Arica, 27 June 2018. How can I use the sun to provide me with healthy, delicious and attractive food? That was the question posed to a group of 31 sixth grade students from Colegio Hispano in Arica. Over two months, they developed the Gourmet Sun project which involved creating a prototype fruit dehydrator for healthy eating.
A balanced diet is the hallmark of Colegio Hispano. This led to the idea of making fruit dehydrators that use the sun’s heat to dry apples, oranges or bananas. Since the beginning of May, they have created six different-sized prototypes which have already produced fruit: students dry apples, kiwis, oranges, bananas and strawberries.
The Gourmet Sun project, led by teachers Nathalia Álvarez, Natalia Ríos and Juana Fica, is one of the novelties of the Solar Projects Fair held on June 27 at the University of Tarapacá, as part of the seminar "Arica and Parinacota : Our future is the Sun".
"They began to investigate possible designs in technology classes this year. After the idea and designs were developed, they began to build the prototypes. They are now ready; there are six different prototypes from six groups of students," says Natalia Ríos, a language teacher at Colegio Hispano.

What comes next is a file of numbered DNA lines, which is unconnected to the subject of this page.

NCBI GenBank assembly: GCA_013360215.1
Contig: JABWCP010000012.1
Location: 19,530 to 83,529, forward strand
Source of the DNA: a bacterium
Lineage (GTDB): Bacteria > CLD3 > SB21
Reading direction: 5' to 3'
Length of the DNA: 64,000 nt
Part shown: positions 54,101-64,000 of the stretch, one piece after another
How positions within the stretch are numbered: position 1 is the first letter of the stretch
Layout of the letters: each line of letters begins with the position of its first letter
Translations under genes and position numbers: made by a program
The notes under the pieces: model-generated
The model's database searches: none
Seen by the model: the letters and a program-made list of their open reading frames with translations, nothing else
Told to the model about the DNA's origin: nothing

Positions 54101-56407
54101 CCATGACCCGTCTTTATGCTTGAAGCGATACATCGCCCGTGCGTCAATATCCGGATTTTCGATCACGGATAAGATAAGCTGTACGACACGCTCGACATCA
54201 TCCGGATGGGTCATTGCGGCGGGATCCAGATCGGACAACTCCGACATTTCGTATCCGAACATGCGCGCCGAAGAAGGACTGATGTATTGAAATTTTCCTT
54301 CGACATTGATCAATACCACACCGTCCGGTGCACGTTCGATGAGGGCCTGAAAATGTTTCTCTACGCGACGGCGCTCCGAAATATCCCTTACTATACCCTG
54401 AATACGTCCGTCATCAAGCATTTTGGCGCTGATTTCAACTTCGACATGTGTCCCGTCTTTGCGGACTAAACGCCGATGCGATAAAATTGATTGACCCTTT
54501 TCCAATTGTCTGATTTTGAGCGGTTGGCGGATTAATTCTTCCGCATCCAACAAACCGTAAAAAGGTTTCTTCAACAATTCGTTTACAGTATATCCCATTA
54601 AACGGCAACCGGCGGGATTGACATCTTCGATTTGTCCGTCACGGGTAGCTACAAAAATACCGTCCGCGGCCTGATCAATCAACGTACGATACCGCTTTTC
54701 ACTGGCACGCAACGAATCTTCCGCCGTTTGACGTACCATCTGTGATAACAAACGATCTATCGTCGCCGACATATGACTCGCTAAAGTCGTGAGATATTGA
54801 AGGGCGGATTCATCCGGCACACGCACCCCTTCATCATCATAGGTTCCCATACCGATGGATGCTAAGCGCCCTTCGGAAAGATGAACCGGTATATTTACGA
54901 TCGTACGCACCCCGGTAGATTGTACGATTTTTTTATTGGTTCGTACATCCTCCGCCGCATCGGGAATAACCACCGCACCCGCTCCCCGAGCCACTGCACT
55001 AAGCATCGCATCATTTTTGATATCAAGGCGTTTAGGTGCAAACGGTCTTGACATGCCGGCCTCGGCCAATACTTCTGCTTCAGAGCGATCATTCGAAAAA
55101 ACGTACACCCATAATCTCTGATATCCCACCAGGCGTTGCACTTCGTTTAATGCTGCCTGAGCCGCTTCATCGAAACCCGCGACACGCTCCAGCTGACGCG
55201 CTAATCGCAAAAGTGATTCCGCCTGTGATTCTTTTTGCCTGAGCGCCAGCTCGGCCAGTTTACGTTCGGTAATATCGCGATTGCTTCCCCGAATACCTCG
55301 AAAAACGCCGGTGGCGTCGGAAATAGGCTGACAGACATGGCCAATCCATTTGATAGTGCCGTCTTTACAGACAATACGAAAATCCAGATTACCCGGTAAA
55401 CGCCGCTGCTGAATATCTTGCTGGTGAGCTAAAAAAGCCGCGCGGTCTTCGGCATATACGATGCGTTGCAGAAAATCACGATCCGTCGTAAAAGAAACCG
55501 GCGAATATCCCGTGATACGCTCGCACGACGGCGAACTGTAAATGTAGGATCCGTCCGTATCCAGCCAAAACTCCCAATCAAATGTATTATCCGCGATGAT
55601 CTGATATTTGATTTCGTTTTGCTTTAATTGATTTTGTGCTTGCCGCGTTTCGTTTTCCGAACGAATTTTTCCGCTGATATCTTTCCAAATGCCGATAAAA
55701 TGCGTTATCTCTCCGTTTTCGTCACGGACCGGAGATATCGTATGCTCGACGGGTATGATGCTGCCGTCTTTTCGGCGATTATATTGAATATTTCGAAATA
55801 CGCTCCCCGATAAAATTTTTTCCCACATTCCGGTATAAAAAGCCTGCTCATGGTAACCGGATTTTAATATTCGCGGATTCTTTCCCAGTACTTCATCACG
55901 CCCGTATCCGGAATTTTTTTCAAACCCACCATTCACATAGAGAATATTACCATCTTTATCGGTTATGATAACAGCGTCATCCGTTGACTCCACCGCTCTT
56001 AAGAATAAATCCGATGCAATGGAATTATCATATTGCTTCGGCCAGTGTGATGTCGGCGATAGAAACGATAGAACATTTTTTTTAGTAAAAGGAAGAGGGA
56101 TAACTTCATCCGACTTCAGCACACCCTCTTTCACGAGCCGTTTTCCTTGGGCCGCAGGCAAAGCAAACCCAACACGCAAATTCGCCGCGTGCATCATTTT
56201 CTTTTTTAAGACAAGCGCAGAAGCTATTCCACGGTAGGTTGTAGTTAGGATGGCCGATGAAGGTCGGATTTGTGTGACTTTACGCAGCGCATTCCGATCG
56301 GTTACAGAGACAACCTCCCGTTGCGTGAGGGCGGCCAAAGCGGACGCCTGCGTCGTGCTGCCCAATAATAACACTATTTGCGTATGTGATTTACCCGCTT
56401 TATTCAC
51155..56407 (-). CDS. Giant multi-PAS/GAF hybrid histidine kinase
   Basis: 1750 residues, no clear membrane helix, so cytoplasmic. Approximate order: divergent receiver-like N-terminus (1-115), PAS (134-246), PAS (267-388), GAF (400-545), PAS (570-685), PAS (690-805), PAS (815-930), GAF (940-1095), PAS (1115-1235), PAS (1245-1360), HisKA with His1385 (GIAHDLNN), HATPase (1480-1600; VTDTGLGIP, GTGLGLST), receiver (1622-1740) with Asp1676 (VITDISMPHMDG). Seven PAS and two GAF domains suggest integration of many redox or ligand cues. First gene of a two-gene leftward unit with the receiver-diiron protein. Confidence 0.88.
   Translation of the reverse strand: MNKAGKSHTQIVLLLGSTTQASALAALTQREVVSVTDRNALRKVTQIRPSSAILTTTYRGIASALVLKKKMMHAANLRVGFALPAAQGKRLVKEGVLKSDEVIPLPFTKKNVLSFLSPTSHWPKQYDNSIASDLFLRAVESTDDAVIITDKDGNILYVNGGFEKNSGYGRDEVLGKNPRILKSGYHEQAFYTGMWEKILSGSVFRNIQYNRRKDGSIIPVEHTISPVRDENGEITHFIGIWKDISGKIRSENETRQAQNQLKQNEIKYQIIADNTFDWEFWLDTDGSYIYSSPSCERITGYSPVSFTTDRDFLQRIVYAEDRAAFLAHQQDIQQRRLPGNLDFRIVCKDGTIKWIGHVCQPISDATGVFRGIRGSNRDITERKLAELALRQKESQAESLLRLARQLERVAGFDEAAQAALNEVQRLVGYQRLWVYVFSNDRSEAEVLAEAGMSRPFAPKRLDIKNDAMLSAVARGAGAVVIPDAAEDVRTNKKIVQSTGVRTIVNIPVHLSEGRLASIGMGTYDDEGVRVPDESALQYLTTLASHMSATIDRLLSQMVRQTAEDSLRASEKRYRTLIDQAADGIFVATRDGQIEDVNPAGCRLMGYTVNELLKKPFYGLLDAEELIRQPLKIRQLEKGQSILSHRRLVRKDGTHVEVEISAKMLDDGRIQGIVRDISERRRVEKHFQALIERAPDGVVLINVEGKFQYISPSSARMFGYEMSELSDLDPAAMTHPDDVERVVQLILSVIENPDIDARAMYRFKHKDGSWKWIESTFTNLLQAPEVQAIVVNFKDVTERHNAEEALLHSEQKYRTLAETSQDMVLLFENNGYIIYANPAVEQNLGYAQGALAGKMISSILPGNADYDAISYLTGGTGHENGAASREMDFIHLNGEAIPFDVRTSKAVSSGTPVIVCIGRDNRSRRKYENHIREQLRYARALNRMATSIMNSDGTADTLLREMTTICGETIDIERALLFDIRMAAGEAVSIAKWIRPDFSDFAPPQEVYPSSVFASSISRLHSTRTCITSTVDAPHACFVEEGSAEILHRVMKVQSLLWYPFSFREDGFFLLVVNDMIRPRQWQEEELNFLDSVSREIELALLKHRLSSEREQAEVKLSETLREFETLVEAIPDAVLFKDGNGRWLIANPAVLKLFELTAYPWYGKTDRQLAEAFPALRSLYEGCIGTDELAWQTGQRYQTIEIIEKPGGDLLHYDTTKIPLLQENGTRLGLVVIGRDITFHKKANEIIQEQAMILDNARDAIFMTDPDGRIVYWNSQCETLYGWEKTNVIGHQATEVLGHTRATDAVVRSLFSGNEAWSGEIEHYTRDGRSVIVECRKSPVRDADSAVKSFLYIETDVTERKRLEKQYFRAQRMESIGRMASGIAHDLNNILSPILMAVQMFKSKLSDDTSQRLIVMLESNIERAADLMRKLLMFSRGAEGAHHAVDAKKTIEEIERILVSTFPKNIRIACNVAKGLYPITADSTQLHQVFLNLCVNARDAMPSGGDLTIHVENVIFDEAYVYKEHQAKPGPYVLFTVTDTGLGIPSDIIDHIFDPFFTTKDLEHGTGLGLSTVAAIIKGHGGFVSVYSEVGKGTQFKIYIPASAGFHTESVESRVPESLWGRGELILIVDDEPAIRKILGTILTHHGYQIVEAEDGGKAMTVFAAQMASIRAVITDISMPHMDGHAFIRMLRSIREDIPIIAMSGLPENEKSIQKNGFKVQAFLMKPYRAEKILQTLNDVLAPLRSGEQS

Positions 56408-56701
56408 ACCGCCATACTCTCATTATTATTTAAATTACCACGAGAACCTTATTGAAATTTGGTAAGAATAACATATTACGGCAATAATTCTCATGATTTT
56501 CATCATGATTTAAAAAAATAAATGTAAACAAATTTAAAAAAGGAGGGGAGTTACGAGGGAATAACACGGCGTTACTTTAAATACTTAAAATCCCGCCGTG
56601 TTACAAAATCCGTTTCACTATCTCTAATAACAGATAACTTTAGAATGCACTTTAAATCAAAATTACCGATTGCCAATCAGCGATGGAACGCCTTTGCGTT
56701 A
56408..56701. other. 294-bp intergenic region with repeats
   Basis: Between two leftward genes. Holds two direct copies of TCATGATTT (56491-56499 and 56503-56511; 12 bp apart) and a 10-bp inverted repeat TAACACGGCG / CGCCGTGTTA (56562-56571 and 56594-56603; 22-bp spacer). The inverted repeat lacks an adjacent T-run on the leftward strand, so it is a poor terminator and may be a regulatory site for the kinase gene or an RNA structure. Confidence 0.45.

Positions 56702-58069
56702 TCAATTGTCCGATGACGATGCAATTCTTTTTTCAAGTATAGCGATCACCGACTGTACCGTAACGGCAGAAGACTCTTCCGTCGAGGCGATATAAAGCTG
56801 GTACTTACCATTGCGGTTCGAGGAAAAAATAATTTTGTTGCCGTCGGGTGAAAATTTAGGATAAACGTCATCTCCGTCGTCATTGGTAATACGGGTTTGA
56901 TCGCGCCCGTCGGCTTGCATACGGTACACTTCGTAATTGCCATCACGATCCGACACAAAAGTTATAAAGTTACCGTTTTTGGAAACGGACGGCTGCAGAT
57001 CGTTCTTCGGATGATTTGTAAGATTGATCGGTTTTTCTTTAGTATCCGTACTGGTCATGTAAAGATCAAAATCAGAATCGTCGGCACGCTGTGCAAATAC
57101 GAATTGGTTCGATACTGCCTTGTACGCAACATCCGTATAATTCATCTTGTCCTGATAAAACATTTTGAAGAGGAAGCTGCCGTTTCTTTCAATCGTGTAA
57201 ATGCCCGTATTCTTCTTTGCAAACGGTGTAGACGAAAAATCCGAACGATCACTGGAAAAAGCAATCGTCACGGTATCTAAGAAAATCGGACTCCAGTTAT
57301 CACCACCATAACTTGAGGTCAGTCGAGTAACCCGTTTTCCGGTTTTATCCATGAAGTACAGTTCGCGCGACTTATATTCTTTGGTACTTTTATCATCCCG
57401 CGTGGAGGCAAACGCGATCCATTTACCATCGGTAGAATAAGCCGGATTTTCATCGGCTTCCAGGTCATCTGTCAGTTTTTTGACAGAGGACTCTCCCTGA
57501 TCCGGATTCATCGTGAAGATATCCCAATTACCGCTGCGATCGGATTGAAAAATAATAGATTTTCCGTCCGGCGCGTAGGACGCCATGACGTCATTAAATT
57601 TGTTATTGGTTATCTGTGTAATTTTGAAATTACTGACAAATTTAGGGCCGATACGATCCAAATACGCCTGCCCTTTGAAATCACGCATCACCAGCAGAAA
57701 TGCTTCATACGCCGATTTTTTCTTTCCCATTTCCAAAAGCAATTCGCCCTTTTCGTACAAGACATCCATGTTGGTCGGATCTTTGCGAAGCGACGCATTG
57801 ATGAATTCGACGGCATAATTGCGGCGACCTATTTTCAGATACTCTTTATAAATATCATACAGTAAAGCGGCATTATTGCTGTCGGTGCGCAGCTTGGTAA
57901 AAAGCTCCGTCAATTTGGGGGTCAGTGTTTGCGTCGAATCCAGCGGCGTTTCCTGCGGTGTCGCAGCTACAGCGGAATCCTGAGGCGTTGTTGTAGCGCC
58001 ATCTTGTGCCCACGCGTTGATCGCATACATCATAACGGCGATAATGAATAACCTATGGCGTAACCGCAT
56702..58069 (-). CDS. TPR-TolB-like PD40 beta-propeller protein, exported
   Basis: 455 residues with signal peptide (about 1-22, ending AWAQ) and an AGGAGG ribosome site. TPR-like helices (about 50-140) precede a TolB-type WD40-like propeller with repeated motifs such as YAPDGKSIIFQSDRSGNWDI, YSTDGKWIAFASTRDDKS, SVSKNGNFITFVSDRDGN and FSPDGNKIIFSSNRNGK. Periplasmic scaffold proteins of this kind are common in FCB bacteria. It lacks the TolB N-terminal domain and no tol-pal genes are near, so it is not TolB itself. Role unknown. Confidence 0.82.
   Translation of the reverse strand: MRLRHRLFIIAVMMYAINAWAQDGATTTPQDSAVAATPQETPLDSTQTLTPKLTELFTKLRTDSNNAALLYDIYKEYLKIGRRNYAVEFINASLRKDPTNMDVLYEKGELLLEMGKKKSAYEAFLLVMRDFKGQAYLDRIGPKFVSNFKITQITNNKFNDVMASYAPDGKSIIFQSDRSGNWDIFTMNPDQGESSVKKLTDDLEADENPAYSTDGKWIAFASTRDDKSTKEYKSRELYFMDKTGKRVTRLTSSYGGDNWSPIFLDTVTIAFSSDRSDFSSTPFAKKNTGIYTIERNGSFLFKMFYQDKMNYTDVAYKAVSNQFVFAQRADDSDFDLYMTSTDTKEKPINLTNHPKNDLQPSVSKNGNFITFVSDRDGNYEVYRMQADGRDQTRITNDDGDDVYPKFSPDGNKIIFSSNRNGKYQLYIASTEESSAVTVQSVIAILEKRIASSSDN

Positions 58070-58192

Boys and girls aged between 11 and 13 built the prototypes guided by the teachers and with the help of parents for tasks such as cutting wood. There are now 29 students participating in the project as two changed schools. "This prototype is theirs; they did the research and work. We only gave them the tools," says Nathalia Álvarez, a teacher of biology and natural sciences at Colegio Hispano.
"We have fruit that is ready to be packaged and that was dehydrated with the prototypes. This will be displayed and tasted at the Solar Projects Fair and we have proposed to the Pedagogical Technical Unit (UTP) that we make it for the establishment as a healthy snack," says Ríos.